The Polar Ice Caps – Melting or Cooling?

by Sue Taggart

As the global warming debate rages on, a recent article in the Daily Mail September 28th, 2013 poses an interesting theory that in actual fact the Artic ice cap is actually cooling. Their headline quotes a 29% growth in the ice cap in just one year. David Rose, author of the article, cites some interesting information:

•   “A chilly Arctic summer has left 533,000 more square miles of ocean covered with ice than at the same time last year – an increase of 29 per cent.”

•   “The rebound from 2012’s record low comes six years after the BBC reported that global warming would leave the Arctic ice-free in summer by 2013.”

•    “Instead, days before the annual autumn re-freeze is due to begin, an unbroken ice sheet more than half the size of Europe already stretches from the Canadian islands to Russia’s northern shores.”

These turn of events are certainly sparking some heated exchanges and scrambling among various agencies to “replace” data to reflect the current status. It appears that errors in calculations had been made at the NASA funded National Snow and Ice Data Center (NSIDC) when on September 4th they stated on their website that in “August 2013 the Arctic ice cover recovered by a record 2.38?million sq km – 919,000 sq miles – from its 2012 low.”

This news was widely reported , but then they very quietly corrected this information on September 8th without even mentioning it. The revised data

cites 1.38?million sq km (533,000 sq miles). According to the NSIDC’s  spokeswoman Natasha Vizcarra there was no need to make a statement about the change as it was not a mistake but a typographical error.

Six years ago, the BBC reported that the Arctic would be ice-free in summer by 2013, citing a scientist in the US who claimed this was a ‘conservative’ forecast. So this summer, believing the predictions, more than 20 yachts tried to sail the Northwest Passage from the Atlantic to the Pacific.  Surprise—all these vessels became stuck in the ice, some at the eastern end of the passage in Prince Regent Inlet, others further west at Cape Bathurst.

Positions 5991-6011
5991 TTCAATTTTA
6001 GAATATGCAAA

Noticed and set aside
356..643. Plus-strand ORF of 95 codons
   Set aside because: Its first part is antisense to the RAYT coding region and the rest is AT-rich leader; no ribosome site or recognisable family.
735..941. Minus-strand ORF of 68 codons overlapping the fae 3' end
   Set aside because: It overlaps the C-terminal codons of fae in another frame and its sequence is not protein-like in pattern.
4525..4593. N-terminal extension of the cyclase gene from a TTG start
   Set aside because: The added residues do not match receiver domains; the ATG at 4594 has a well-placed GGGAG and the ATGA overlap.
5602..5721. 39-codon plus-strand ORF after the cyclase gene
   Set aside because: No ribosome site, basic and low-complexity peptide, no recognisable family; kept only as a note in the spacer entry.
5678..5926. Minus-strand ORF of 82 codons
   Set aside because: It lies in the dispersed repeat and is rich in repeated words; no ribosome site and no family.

So now, many eminent scientists believe the world could be heading for a cooling down period that would run until the middle of this century. They are referring to it as “The Pause”

The pause has gained acceptance with every major climate research center and its importance cannot be underestimated. The models’ that have been previously used to predict the ever-increasing global temperatures now seem to be seriously flawed. Based on these predictions many of the world’s economies have diverted billions of dollars into ‘green’ measures to counter climate change, which may now be heading for a reverse.

As the debate continues back and forth, it appears that making predictions about climate change are about as unpredictable as the weather!  Two questions seem to be at the heart of the debate: the extent to which temperatures will rise with carbon dioxide levels, as well as how much of the warming over the past 150 years – so far, just 0.8C – is down to human greenhouse gas emissions and how much is due to natural variability.

In its draft report, The UN Intergovernmental Panel on Climate Change (IPCC) says it is ‘95 per cent confident’ that global warming has been caused by humans – up from 90 per cent in 2007. Governments which support and finance the IPCC say that its current draft does not properly explain the pause.

US climate expert Professor Judith Curry fiercely disputes this claim. She maintains that the models are way too sensitive to carbon dioxide. Pointing to long-term cycles in ocean temperature—which have a huge influence on climate—she suggests the world may be approaching a period similar to that from 1965 to 1975, when there was a clear cooling trend.

Professor Anastasios Tsonis, of the University of Wisconsin, was one of the first to investigate the ocean cycles. He believes we are already in a cooling trend, which will continue for the next 15 years at least, bringing to a halt the warming of the 1980s and 1990s.

More cautious experts like Dr. Ed Hawkins, of Reading University agree that the cycles may have caused some of the recorded warming, but that natural variability alone could not explain all of the temperature rise over the past 150 years.

The evidence is mounting that Arctic ice levels are cyclical. Climate historians uncovered data that showed  there was a massive melt in the 1920s and 1930s, followed by intense re-freezes that ended only in 1979.

Watch and wait seem to be the order of the day. According to Professor Curry, the ice’s behavior over the next five years will be crucial, for understanding the climate and for future policy.  She believes that the Arctic sea ice is the indicator to watch.

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